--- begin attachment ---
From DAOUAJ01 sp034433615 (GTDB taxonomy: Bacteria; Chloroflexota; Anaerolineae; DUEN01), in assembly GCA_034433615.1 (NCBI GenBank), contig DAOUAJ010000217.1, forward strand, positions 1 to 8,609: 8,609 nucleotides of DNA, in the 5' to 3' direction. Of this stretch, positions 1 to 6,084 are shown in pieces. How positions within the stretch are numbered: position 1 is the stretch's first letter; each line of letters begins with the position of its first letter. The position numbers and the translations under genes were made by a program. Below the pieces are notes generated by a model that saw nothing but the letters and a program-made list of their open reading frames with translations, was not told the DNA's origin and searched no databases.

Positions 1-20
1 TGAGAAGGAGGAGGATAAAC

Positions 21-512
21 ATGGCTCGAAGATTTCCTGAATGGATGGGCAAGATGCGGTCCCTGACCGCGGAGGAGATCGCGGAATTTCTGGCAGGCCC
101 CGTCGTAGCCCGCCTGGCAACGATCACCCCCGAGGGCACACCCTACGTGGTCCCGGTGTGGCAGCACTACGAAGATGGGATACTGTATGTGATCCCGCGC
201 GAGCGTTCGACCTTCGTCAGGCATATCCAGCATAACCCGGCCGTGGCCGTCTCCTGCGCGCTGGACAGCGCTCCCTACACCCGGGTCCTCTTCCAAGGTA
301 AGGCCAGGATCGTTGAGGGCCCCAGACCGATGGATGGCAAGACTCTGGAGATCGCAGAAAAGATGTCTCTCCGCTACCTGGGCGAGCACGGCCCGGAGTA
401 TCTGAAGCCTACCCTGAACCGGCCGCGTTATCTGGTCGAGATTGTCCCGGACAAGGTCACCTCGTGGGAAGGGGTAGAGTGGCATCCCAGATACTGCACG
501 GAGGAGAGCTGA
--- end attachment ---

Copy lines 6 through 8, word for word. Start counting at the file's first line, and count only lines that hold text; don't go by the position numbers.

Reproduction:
101 CGTCGTAGCCCGCCTGGCAACGATCACCCCCGAGGGCACACCCTACGTGGTCCCGGTGTGGCAGCACTACGAAGATGGGATACTGTATGTGATCCCGCGC
201 GAGCGTTCGACCTTCGTCAGGCATATCCAGCATAACCCGGCCGTGGCCGTCTCCTGCGCGCTGGACAGCGCTCCCTACACCCGGGTCCTCTTCCAAGGTA
301 AGGCCAGGATCGTTGAGGGCCCCAGACCGATGGATGGCAAGACTCTGGAGATCGCAGAAAAGATGTCTCTCCGCTACCTGGGCGAGCACGGCCCGGAGTA